12. We’ve been working through our son’s food allergies. He’s only actually reacted to dairy, but his skin and blood tests came back positive to peanuts and eggs. We made it through an egg challenge and now he is eating eggs regularly but I find it hard to cook without dairy. We use a lot of dairy in our diet and going dairy free for the whole family is beyond our financial needs. But buying coconut milk, almond milk and the occasional coconut yogurt (wow, is that stuff expensive) I feel like 1/3 of our grocery budget is just for him and he’s only 1 year old. For breakfast I give him oatmeal with apple sauce and hemp seeds and sometimes wheat toast with homemade sun butter. We’ve begun buying more meat because too many beans can be upsetting to his stomach. Mostly I just get tired of making two meals all the time. So far my favorite is chili. It’s easy and he loves it. Plus i’ll make him his own batch of cornbread with coconut milk.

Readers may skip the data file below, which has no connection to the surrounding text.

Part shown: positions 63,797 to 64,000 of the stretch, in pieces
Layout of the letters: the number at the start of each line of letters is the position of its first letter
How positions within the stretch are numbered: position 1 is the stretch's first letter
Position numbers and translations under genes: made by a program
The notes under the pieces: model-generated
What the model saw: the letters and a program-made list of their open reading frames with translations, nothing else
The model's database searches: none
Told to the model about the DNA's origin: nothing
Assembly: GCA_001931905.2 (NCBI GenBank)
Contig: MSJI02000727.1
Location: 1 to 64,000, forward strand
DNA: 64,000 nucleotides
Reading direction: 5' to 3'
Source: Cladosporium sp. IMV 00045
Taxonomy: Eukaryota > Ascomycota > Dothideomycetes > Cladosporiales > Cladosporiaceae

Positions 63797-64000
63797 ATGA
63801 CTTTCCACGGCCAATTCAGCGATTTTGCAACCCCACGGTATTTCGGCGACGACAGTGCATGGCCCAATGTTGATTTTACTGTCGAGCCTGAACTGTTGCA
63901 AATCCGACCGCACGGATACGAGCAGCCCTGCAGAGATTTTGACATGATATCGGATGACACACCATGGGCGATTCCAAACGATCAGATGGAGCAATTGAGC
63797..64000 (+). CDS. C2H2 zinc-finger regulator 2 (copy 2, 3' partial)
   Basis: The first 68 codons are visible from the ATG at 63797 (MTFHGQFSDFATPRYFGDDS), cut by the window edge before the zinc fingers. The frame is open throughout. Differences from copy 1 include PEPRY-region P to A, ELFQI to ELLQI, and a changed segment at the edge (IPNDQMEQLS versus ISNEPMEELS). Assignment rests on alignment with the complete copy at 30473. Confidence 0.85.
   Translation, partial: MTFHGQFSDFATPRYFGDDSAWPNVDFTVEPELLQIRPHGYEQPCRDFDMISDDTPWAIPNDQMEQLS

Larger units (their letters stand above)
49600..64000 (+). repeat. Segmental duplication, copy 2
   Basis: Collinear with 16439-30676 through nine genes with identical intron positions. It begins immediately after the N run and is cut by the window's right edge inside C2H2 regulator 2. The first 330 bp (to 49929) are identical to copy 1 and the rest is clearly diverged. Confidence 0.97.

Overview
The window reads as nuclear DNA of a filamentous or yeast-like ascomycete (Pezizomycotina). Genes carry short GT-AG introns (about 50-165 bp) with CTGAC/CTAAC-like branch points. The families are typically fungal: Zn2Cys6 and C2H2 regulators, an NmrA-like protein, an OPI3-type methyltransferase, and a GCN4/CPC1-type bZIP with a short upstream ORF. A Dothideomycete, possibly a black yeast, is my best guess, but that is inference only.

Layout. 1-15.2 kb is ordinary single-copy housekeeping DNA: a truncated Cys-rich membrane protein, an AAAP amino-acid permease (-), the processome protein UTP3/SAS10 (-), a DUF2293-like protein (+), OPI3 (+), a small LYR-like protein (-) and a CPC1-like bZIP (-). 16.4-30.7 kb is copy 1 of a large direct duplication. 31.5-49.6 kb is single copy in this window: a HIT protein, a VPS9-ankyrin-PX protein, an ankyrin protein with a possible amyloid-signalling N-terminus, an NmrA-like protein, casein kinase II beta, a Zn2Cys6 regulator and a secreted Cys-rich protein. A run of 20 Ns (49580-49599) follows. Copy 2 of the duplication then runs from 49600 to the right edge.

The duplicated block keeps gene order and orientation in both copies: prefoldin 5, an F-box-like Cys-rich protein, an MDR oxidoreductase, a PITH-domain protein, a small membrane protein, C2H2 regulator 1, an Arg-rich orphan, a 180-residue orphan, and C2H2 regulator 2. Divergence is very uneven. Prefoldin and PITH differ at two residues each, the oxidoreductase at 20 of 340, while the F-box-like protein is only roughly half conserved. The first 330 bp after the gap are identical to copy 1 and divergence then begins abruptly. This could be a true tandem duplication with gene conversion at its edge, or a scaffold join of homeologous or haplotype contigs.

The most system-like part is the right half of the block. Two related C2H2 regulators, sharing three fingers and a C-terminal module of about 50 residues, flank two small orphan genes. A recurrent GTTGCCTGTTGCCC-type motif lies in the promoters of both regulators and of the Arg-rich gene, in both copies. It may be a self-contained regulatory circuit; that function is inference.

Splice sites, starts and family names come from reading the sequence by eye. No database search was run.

1. I feel your pain with the budget! Have you tried making your own coconut kefir? That would cut the cost of those yogurts! There’s no two ways about it, though…whole, healthy, allergy-friendly food is too darn expensive! 🙂